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When Going to the Hospital Is Just as Bad as Jail | The Marshall Project

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When Going to the Hospital Is Just as Bad as Jail | The Marshall Project

African American Health, African American Health Care, Black Health, Black Health Care, KOLUMN Magazine, KOLUMN, KINDR'D Magazine, KINDR'D, Willoughby Avenue, WRIIT, TRYB,

A new lawsuit claims Black Americans with mental illness are being forced into traumatic emergency room stays.

CHRISTIE THOMPSON, THE MARSHALL PROJECT

The ambulance was rushing to a psychiatric hospital, with Y. strapped to a gurney, asking the medics: Why? Why were they taking her there?

Just that morning, she’d noticed her speech quickening—a symptom of her bipolar disorder—and made an appointment with her doctor for the next day to adjust her medication. She knew she was “wavering,” but was being proactive so it didn’t disrupt her life. (She asked to go by her middle initial only, concerned that speaking openly about her mental illness could affect her current job search.)

Y. had called the police herself that night, to report that her children had been out with her ex-husband and never came home. But as soon as cops learned of her diagnosis, she said, they treated her like a “crazy Black woman,” rather than a mother understandably frantic about her kids. She claims they handcuffed her, called an ambulance, strapped her down, and took her to John George Psychiatric Hospital outside Oakland, California, against her will.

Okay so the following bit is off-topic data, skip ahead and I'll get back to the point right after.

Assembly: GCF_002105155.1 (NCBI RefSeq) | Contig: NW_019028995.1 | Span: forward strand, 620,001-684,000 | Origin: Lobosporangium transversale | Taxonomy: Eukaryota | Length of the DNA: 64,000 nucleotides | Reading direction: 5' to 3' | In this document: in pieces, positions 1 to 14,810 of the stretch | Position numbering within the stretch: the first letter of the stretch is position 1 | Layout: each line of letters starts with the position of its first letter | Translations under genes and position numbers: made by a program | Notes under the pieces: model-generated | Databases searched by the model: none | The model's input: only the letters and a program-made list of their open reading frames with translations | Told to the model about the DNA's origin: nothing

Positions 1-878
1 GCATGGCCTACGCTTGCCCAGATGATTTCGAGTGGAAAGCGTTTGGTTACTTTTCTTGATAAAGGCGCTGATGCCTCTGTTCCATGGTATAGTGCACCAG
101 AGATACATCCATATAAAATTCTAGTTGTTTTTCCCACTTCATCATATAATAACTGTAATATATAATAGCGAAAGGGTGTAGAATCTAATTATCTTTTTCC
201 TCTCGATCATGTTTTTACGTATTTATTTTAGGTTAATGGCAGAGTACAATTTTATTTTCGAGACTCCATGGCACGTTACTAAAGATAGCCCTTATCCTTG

—  Credits


Featured Image, ERICK RAMOS FOR THE MARSHALL PROJECT
FULL ARTICLE @ THE MARSHALL PROJECT

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Black Doctors, African American Doctors, African American Health, Black Health, Healthcare, KOLUMN Magazine, KOLUMN, KINDR'D Magazine, KINDR'D, Willoughby Avenue, Wriit,

 

—  Related

The Marshall Project is an Emmy nominated nonprofit, online journalism organization focusing on issues related to criminal justice in the United States, founded by former hedge fund manager Neil Barsky and with former New York Times executive editor Bill Keller as its first editor-in-chief. Its website states that it aims to “create and sustain a sense of national urgency about the U.S. criminal justice system.” The organization’s name honors Thurgood Marshall, the civil rights activist, NAACP attorney, and first African-American justice of the U.S. Supreme Court.

Source – The Marshall Project (Updated: 9 August 2020) Wikipedia. Available at https://en.wikipedia.org/wiki/The_Marshall_Project, (Accessed: 9 November 2020)

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